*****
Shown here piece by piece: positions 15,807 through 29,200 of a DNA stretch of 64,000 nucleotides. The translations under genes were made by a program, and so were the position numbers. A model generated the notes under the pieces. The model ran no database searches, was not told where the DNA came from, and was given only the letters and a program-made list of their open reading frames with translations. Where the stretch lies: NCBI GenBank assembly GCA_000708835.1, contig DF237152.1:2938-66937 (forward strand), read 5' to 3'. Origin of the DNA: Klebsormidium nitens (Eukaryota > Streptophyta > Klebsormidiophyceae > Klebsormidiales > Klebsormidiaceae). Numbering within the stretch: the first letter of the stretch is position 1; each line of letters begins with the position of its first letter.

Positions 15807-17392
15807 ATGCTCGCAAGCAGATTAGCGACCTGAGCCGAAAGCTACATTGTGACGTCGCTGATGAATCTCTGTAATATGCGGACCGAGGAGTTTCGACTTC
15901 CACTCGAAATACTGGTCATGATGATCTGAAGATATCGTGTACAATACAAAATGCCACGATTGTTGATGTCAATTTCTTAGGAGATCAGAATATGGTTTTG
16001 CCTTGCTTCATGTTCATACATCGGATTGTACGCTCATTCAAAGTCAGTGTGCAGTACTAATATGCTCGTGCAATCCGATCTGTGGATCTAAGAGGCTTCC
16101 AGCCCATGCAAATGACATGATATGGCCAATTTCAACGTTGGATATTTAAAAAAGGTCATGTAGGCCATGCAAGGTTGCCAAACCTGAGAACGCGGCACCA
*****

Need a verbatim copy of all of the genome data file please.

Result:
Shown here piece by piece: positions 15,807 through 29,200 of a DNA stretch of 64,000 nucleotides. The translations under genes were made by a program, and so were the position numbers. A model generated the notes under the pieces. The model ran no database searches, was not told where the DNA came from, and was given only the letters and a program-made list of their open reading frames with translations. Where the stretch lies: NCBI GenBank assembly GCA_000708835.1, contig DF237152.1:2938-66937 (forward strand), read 5' to 3'. Origin of the DNA: Klebsormidium nitens (Eukaryota > Streptophyta > Klebsormidiophyceae > Klebsormidiales > Klebsormidiaceae). Numbering within the stretch: the first letter of the stretch is position 1; each line of letters begins with the position of its first letter.

Positions 15807-17392
15807 ATGCTCGCAAGCAGATTAGCGACCTGAGCCGAAAGCTACATTGTGACGTCGCTGATGAATCTCTGTAATATGCGGACCGAGGAGTTTCGACTTC
15901 CACTCGAAATACTGGTCATGATGATCTGAAGATATCGTGTACAATACAAAATGCCACGATTGTTGATGTCAATTTCTTAGGAGATCAGAATATGGTTTTG
16001 CCTTGCTTCATGTTCATACATCGGATTGTACGCTCATTCAAAGTCAGTGTGCAGTACTAATATGCTCGTGCAATCCGATCTGTGGATCTAAGAGGCTTCC
16101 AGCCCATGCAAATGACATGATATGGCCAATTTCAACGTTGGATATTTAAAAAAGGTCATGTAGGCCATGCAAGGTTGCCAAACCTGAGAACGCGGCACCA